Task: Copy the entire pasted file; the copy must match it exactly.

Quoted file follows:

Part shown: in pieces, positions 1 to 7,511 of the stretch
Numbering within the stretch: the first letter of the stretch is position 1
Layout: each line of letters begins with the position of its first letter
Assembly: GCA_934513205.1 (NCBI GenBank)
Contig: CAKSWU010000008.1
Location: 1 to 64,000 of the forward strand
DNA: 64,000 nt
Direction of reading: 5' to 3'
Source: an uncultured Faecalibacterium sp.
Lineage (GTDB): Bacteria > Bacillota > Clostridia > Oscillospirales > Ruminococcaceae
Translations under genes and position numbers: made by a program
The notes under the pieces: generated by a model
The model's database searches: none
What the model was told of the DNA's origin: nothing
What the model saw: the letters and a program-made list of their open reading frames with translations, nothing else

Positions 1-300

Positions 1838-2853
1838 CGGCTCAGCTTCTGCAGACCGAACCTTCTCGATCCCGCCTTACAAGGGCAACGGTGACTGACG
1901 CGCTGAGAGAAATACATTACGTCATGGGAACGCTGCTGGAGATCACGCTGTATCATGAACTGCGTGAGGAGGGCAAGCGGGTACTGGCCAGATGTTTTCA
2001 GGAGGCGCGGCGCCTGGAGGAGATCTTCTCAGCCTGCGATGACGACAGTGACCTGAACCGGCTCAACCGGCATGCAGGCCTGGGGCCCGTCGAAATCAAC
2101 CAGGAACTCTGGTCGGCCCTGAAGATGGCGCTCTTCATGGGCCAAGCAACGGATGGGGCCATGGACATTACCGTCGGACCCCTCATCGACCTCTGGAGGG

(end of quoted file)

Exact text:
Part shown: in pieces, positions 1 to 7,511 of the stretch
Numbering within the stretch: the first letter of the stretch is position 1
Layout: each line of letters begins with the position of its first letter
Assembly: GCA_934513205.1 (NCBI GenBank)
Contig: CAKSWU010000008.1
Location: 1 to 64,000 of the forward strand
DNA: 64,000 nt
Direction of reading: 5' to 3'
Source: an uncultured Faecalibacterium sp.
Lineage (GTDB): Bacteria > Bacillota > Clostridia > Oscillospirales > Ruminococcaceae
Translations under genes and position numbers: made by a program
The notes under the pieces: generated by a model
The model's database searches: none
What the model was told of the DNA's origin: nothing
What the model saw: the letters and a program-made list of their open reading frames with translations, nothing else

Positions 1-300

Positions 1838-2853
1838 CGGCTCAGCTTCTGCAGACCGAACCTTCTCGATCCCGCCTTACAAGGGCAACGGTGACTGACG
1901 CGCTGAGAGAAATACATTACGTCATGGGAACGCTGCTGGAGATCACGCTGTATCATGAACTGCGTGAGGAGGGCAAGCGGGTACTGGCCAGATGTTTTCA
2001 GGAGGCGCGGCGCCTGGAGGAGATCTTCTCAGCCTGCGATGACGACAGTGACCTGAACCGGCTCAACCGGCATGCAGGCCTGGGGCCCGTCGAAATCAAC
2101 CAGGAACTCTGGTCGGCCCTGAAGATGGCGCTCTTCATGGGCCAAGCAACGGATGGGGCCATGGACATTACCGTCGGACCCCTCATCGACCTCTGGAGGG